Use OpenCV’s CUDA DNN module and YOLOv4 model to accelerate real-time object detection with GPU

5 minute read


Computer Vision is one of the main applications of current deep-learning-based AI wave. Compared to many AI research fields which are still in lab, CV is already largely deployed in production and used in all kinds of scenarios.

Originally developed by Intel and age 20 years now, OpenCV is a perfect tools for computer vision tasks.

In addition to traditional image processing use-cases such as image smoothing, edge detection, etc., OpenCV can also do Deep Neural Network inference. Thus, we can apply state-of-the-art computer vision NN models to project with the help of OpenCV.

Why choose OpenCV?

I have a hobby real-time object-detection project written in C++. After video frame is obtained, I’m facing the choice of frameworks suitable for object-detection on frame.

After investigation, I found that popular AI frameworks such as Tensorflow, Pytorch are stronger at training models. However, for an AI application, only inference part is important.

Since the project already uses OpenCV for other frame handling work, there is no need to import another AI framework and external project dependency is minimized.

Our friend of this task is DNN module. It provides support for deep learning inference. In the past, OpenCV only supports CPU inference which limits its usage, especially for real-time cases.

Fortunately, a sub-module named cuda4dnn is added recently which provides CUDA support for DNN. This sub-module is backed by NVIDIA’s cuDNN library, so inference performance on NVIDIA GPU shall be guaranteed.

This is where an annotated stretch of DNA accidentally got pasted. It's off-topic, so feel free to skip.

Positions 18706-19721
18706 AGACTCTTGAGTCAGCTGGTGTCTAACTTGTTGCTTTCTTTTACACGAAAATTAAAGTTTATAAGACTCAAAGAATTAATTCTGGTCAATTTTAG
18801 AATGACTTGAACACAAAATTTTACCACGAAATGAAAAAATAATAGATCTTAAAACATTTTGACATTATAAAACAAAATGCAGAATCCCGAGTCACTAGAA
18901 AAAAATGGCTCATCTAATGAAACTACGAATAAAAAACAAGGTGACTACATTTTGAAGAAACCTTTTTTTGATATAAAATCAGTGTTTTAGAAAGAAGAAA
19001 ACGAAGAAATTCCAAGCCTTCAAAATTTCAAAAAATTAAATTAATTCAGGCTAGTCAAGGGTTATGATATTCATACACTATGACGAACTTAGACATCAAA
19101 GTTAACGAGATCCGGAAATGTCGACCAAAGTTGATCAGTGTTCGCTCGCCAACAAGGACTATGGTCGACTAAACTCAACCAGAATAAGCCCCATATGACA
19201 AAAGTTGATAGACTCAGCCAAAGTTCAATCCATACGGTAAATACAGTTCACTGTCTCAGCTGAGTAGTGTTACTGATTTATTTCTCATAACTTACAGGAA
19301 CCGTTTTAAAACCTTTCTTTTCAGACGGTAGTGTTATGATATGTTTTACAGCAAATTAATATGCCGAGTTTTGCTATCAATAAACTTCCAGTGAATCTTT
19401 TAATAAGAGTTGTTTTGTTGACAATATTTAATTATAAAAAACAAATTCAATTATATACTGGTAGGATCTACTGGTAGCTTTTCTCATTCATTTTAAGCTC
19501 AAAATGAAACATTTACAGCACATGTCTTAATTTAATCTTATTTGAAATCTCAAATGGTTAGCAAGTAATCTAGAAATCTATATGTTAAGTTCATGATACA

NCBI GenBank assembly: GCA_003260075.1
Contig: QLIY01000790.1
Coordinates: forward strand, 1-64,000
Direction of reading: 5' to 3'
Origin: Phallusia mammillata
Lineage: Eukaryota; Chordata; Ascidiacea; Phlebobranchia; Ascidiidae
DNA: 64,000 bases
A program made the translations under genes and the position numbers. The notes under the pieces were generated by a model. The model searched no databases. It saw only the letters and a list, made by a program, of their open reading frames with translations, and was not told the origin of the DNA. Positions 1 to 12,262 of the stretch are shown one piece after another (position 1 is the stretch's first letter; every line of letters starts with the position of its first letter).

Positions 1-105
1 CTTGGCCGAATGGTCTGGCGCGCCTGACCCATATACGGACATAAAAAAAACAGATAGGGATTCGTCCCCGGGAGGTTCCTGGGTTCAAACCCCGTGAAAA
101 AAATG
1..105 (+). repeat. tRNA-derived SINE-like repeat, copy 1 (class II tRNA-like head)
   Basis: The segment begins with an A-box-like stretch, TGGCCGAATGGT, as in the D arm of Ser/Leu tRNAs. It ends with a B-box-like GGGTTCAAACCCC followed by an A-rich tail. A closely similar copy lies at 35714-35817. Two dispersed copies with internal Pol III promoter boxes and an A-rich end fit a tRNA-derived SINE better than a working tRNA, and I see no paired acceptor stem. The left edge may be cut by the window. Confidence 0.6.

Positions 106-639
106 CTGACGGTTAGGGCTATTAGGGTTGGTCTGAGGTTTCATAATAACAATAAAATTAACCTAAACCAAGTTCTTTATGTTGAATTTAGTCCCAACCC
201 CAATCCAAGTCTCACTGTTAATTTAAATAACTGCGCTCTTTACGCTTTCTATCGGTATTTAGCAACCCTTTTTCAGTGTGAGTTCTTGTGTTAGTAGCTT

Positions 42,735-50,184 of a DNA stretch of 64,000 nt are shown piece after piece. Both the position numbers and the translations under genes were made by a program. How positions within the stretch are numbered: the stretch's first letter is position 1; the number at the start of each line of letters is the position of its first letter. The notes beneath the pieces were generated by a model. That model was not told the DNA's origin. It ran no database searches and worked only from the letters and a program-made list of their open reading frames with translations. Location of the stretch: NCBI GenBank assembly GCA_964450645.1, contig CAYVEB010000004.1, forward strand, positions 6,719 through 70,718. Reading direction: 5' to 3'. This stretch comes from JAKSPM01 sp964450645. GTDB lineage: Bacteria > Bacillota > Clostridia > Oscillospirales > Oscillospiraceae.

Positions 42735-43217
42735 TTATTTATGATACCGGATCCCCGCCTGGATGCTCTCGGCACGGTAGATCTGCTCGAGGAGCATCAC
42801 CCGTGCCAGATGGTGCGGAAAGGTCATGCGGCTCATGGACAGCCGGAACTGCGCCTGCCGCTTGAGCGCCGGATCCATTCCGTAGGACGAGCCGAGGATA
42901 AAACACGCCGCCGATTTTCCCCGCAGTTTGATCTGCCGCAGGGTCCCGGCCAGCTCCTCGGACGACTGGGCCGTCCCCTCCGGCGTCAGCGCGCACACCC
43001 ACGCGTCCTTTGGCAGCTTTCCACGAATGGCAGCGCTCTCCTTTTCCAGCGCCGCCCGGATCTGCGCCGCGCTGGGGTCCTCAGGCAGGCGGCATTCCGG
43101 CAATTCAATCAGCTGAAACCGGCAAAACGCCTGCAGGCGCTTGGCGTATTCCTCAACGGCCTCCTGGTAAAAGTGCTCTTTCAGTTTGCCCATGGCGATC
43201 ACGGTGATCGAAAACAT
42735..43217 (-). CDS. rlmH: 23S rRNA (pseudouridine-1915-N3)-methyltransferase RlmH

code walk-through

The overall inference process is as follows:

1. load module

DNN supports multiple module formats including .pb(tensorflow), .onnx, etc. YOLO’s darknet model is also supported. To start, download pre-trained .weights file here.

Load the pre-trained weights with readNet:

cv::dnn::Net net_ = cv::dnn::readNet(weights_location, cfg_location);

2. set backend and target

DNN is a generalized inference engine supporting different backends including OpenCL, CUDA, FPGA, etc. Here we set CUDA as backend to use GPU for inference.


3. do inference

Use image blob as the input of DNN Net, do computation, then save the results in outs array:

cv::Mat blob = cv::dnn::blobFromImage(img, 1.0 / 255, cv::Size(320, 320), cv::Scalar(), true, false, CV_32F);
std::vector<cv::Mat> outs;
net_.forward(outs, net_.getUnconnectedOutLayersNames());



This is OpenCV world’s tensor/numpy-array, representing an n-dimensional array.

Data is wrapped inside Mat object and no manual garbage-collection is needed, just like std::vector. Data manipulation thus is much simpler than raw array.


The NCHW ordered 4-dimensional Mat transformed from input image. Blob served as the input of DNN Net.

4. NMS(Non-maximum Suppression) filtering

Object detection inference generates lots of similar candidate boxes. NMS is a technique that filters candidates. Here is what NMS process looks like: Explanation of NMS

5. For each detection, draw a bounding box on frame

The following code loops over all detections and draws a bounding box with classification name and confidence on the frame.

for (size_t i = 0; i < indices.size(); ++i)
    int idx = indices[i];
    cv::Rect2d box = boxes[idx];
    float conf = confidences[idx];
    int class_id = classIds[idx];
    add_bounding_box(class_names_, classIds[idx], confidences[idx], box.x, box.y, box.x + box.width, box.y + box.height, img);

We can use OpenCV to draw bounding boxes as well!

add_bounding_box(std::vector<std::string> &class_names, int classId, float conf, int left, int top, int right, int bottom, cv::Mat& frame)
    cv::rectangle(frame, cv::Point(left, top), cv::Point(right, bottom), cv::Scalar(0, 255, 0));

    std::string label = cv::format("%.2f", conf);